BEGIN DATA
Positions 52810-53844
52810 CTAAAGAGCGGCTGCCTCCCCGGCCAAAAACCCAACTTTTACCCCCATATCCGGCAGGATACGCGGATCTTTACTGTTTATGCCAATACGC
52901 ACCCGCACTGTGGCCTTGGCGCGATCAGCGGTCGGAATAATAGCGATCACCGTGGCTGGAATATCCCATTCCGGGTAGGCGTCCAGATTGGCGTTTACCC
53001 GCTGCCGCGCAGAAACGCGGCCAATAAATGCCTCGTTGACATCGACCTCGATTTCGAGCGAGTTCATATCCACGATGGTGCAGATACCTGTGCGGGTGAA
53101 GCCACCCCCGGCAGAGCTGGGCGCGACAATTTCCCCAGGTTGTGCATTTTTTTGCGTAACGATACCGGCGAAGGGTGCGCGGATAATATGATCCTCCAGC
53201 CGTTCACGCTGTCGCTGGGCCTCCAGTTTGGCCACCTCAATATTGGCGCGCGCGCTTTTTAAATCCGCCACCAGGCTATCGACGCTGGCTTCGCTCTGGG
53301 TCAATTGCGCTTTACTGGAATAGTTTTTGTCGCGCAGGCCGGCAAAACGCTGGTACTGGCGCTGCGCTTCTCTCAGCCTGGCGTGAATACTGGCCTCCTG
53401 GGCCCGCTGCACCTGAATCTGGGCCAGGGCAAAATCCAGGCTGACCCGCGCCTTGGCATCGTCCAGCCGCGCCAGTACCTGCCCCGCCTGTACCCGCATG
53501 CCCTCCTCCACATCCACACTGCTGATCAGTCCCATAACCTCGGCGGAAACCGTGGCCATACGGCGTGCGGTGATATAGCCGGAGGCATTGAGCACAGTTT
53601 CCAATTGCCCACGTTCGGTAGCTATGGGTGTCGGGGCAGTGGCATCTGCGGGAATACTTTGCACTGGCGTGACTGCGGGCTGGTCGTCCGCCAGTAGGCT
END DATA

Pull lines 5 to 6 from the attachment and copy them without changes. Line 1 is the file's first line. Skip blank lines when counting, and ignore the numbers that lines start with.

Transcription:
53101 GCCACCCCCGGCAGAGCTGGGCGCGACAATTTCCCCAGGTTGTGCATTTTTTTGCGTAACGATACCGGCGAAGGGTGCGCGGATAATATGATCCTCCAGC
53201 CGTTCACGCTGTCGCTGGGCCTCCAGTTTGGCCACCTCAATATTGGCGCGCGCGCTTTTTAAATCCGCCACCAGGCTATCGACGCTGGCTTCGCTCTGGG